set represents a separate test case; but the code for each of those
    test cases is mindlessly repetitive. Factoring them out seems like it
    needs a lot of indirection, and seems to make each test harder to
    read. Different *types* of tests would need multiple iterators, more
    complex test parameter dicts, or some more indirection. Those all
    sound ugly, but so does repetitively coding every test function
    whenever some new data needs to be tested.

    How should this be resolved?

    --
    \ "I never forget a face, but in your case I'll be glad to make |
    `\ an exception." -- Groucho Marx |
    _o__) |
    Ben Finney
    Ben Finney, Dec 6, 2005
    #1
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  2. Ben Finney wrote:
    > Summary: I'm looking for idioms in unit tests for factoring out
    > repetitive iteration over test data....


    How about something like:

    > import unittest, bowling
    > class Test_Game(unittest.TestCase):
    > def setUp(self):
    > """ Set up test fixtures """
    > self.game = bowling.Game()
    >

    def runs(self, throws):
    """Run a series of scores and return the result"""
    for throw in throws:
    self.game.add_throw(throw)
    return self.game.get_score()

    > def test_one_throw(self):
    > """ Single throw should result in expected score """

    self.assertEqual(5, self.runs([5]))

    > def test_three_throws(self):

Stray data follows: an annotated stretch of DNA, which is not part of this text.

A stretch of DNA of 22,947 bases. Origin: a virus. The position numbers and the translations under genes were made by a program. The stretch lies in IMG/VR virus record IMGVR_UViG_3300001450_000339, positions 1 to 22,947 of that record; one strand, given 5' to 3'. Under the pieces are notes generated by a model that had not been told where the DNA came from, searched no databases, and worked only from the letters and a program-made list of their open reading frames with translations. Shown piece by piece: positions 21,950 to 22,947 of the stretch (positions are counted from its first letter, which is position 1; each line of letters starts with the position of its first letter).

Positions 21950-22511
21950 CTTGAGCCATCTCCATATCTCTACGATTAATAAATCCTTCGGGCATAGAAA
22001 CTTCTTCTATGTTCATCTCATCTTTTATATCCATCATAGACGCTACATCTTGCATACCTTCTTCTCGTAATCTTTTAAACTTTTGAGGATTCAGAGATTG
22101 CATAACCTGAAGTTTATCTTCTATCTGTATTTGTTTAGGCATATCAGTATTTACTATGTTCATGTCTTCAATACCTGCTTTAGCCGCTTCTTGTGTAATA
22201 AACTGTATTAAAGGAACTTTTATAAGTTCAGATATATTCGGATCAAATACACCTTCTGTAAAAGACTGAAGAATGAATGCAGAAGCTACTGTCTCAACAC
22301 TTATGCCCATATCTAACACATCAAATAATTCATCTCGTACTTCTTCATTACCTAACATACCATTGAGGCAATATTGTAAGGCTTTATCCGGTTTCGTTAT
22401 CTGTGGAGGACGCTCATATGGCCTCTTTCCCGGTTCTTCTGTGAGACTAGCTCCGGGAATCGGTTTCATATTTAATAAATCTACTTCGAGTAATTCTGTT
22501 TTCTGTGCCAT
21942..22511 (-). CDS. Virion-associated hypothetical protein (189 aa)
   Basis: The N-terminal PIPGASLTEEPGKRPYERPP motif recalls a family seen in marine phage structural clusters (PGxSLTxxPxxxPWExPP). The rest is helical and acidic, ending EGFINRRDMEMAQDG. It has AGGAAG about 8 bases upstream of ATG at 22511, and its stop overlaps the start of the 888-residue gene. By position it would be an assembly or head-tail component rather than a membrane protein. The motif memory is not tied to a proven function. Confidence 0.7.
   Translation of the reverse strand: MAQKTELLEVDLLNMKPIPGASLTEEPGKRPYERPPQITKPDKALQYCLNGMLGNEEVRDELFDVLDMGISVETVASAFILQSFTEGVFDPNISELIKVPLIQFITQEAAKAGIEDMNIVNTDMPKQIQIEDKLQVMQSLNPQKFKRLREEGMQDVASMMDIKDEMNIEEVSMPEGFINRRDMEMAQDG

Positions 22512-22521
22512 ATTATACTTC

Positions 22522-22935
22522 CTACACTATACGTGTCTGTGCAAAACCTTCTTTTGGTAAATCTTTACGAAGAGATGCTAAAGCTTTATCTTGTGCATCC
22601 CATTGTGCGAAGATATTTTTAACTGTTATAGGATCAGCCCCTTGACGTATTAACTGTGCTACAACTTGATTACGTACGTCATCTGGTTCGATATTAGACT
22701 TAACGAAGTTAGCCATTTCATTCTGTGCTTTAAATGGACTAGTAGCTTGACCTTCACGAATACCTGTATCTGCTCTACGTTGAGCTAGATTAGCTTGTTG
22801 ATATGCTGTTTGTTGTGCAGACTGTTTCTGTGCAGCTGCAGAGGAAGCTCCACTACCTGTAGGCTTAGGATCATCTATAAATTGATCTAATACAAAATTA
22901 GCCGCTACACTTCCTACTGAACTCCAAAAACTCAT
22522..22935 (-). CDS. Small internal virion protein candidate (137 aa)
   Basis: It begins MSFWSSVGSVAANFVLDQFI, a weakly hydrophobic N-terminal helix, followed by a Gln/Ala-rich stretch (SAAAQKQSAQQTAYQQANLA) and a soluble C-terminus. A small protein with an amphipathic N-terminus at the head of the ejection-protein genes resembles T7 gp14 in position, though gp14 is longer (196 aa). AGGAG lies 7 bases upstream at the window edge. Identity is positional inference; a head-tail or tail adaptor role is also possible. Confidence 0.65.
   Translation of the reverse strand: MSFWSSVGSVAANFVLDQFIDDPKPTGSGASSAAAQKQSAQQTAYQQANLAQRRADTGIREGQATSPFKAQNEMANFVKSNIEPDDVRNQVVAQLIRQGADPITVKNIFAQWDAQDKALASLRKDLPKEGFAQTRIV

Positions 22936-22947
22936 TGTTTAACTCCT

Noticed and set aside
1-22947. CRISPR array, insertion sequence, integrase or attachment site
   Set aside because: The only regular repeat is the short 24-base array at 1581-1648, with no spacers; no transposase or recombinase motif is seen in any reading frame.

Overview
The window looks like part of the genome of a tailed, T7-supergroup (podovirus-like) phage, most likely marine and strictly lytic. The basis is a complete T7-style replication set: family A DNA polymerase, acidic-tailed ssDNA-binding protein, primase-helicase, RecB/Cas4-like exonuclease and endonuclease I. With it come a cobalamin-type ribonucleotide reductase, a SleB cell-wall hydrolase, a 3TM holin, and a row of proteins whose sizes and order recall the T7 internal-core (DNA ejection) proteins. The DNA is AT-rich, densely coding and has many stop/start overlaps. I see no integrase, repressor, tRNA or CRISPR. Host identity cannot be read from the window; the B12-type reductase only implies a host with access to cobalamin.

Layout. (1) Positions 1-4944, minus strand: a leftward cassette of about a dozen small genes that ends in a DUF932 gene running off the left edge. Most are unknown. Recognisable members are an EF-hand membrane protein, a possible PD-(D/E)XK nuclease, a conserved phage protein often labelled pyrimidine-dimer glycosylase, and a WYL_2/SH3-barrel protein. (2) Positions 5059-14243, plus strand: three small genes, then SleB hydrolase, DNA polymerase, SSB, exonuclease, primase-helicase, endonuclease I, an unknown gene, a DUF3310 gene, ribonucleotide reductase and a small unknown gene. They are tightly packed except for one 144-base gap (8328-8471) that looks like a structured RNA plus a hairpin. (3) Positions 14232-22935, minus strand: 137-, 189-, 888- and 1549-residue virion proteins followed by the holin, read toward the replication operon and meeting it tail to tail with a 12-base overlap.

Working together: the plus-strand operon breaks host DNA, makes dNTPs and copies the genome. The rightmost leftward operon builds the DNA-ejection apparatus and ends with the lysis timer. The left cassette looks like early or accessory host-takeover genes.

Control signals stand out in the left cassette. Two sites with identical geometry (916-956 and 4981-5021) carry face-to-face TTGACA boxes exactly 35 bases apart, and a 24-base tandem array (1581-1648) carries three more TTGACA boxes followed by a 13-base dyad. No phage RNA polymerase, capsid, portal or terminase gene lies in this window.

> """ Three throws should result in expected score """

    self.assertEqual(5 + 7 + 4, self.runs([5, 7, 4]))

    > def test_strike(self):
    > """ Strike should add the following two throws """

    self.assertEqual(39, self.runs([10, 7, 4, 7]))


    There is no reason you cannot write support functions.

    --
    -Scott David Daniels
    Scott David Daniels, Dec 6, 2005
    #2
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  3. Ben Finney

    Ben Finney Guest

    Scott David Daniels <> wrote:
    > Ben Finney wrote:
    > > Summary: I'm looking for idioms in unit tests for factoring out
    > > repetitive iteration over test data....

    >
    > How about something like:
    >
    > > class Test_Game(unittest.TestCase):

    [...]
    > def runs(self, throws):
    > """Run a series of scores and return the result"""

    [...]
    > > def test_one_throw(self):
    > > """ Single throw should result in expected score """

    > self.assertEqual(5, self.runs([5]))